The Names – Nightshift

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Attack of the Killer Track! is a series that explores tracks from artists from a variety of genres. Some of the tracks were singles, some of them were obscure b-sides or long forgotten album tracks. One thing is certain – all of them are killer tracks.

I’ve long been on record as Joy Division fanatic (and one of the few people in the world probably who loves Movement by New Order better than anything else they released). One of the reasons for this is the stellar musicianship in tandem with the ghostly echoes of Martin Hannett’s production work.  Like a geek I’ve collected everything Martin Hannett produced (it has only taken just shy of 20 years). My favorite band that he worked with besides Joy Division / New Order is The Names. The Names put out a few singles and a full length in the late 70’s / early 80’s – all gloomy post punk centered around bassist and songwriter Michel Smordynia. The bands 1982 single Nightshift (their 2nd overall) is a personal favorite as it bounces along on an eerie synth refrain and deadpan vocals. Is it the band or is it the producer? Always a valid question when Martin Hannett is involved and the answer is – yes. All parties involved in the creation of this track did a masterful job. Think of a band with a heavy Joy Division influence with less emotive vocals, and you are on the right track. The track itself peaked at #35 on the UK Indie Charts. The video matches the song perfectly and everything comes into focus as you sing along to these words:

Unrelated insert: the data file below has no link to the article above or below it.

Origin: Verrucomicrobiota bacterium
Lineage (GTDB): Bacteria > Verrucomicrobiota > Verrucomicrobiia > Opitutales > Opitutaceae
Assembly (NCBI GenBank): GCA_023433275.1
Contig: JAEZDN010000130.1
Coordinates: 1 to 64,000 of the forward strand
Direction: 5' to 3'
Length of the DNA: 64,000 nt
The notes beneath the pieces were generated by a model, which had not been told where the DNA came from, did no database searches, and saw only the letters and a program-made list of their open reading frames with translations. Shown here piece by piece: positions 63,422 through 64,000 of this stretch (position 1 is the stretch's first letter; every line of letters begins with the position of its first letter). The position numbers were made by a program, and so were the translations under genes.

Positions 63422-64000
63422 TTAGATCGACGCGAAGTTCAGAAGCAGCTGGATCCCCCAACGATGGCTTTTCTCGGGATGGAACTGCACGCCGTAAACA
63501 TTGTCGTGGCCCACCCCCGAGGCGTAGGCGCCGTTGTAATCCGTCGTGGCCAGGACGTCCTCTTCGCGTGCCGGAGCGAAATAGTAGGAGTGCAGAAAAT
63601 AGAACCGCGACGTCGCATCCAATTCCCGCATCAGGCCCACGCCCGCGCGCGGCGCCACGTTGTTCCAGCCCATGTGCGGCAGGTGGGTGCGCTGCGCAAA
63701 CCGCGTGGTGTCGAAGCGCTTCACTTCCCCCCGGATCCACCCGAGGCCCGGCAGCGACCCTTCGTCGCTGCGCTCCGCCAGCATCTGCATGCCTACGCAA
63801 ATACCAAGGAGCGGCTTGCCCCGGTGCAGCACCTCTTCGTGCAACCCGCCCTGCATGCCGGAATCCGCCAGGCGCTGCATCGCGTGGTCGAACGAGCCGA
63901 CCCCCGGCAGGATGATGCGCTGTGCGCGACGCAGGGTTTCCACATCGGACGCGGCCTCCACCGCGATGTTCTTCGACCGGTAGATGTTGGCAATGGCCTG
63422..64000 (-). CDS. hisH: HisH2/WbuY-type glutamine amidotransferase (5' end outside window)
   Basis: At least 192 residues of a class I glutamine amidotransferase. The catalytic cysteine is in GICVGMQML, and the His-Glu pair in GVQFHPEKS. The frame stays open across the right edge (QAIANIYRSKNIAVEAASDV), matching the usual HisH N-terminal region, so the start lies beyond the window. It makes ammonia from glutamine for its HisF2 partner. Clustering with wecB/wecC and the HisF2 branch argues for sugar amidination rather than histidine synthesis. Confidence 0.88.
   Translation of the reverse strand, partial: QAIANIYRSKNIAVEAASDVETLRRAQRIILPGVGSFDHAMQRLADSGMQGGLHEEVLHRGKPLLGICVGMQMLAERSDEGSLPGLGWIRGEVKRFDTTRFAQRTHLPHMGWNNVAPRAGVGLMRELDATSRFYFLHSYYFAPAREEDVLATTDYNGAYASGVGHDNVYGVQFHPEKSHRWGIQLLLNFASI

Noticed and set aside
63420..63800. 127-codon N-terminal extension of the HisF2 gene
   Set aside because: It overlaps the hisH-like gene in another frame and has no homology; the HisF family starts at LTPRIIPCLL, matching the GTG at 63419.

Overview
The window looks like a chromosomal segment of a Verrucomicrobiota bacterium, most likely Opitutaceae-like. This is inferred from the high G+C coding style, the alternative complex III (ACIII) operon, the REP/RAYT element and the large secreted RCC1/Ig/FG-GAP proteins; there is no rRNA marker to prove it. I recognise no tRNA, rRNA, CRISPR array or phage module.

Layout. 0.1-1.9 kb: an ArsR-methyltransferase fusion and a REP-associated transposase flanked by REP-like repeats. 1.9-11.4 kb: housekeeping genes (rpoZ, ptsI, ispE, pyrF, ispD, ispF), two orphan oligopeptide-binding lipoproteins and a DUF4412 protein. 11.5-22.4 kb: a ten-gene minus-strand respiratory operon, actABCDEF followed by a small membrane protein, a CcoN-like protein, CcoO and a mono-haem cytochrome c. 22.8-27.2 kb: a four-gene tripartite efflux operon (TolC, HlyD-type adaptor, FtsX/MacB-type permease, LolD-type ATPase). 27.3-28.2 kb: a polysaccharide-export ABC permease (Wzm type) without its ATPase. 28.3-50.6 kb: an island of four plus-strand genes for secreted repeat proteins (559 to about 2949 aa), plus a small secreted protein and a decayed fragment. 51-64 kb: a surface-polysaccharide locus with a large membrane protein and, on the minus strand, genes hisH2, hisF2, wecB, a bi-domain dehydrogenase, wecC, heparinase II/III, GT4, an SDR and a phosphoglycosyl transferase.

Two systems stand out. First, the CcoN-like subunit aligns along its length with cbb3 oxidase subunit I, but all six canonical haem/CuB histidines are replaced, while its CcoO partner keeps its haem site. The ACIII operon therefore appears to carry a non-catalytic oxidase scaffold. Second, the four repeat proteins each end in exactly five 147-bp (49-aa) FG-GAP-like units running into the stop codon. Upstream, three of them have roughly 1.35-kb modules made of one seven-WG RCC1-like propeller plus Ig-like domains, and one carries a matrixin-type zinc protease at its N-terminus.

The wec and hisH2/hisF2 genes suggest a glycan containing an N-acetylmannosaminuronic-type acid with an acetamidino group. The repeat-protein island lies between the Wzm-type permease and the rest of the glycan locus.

Working a frightful nightshift
We’re just working a frightful nightshift

Everybody knows
That it’s just the way things go
Can’t eliminate desire
That explains the sad expression

The Dead Milkmen – Big Lizard in My Backyard

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Part 46 of a series that will run throughout 2013 as I discuss records that have affected me throughout the years – Flashback Fridays

I received my driver’s license in the great state of Pennsylvania just shy of my 17th birthday (spring of 1994). This opened up a world of possibilities for me, from a geek’s perspective. Suddenly I could let my parents know that I was doing all sorts of activities locally (not true) while driving to Allentown, PA with a like-minded cohort. Our goal (as always) was to meet up with some girls we had met at some gathering or party (the same, I guess). In the world of a 17-year-old, all of this made total sense (the girl we both liked didn’t end up with either of us anyway) – but it was the trips to Play It Again Records in Allentown that stick with me almost 20 years later. On one such fateful journey my buddy picked up what he had heard was a punk rock classic from our home city of Philly. Over and over we played the ridiculously catchy pop-punk during our 45 minute drive home. Of course, I still wasn’t wearing my prescription glasses because they revealed me to be a geek, so our soundtrack as I drove into a median on the way home was Big Lizard In My Backyard by The Dead Milkmen. I’ve worn my contacts or glasses ever since by the way.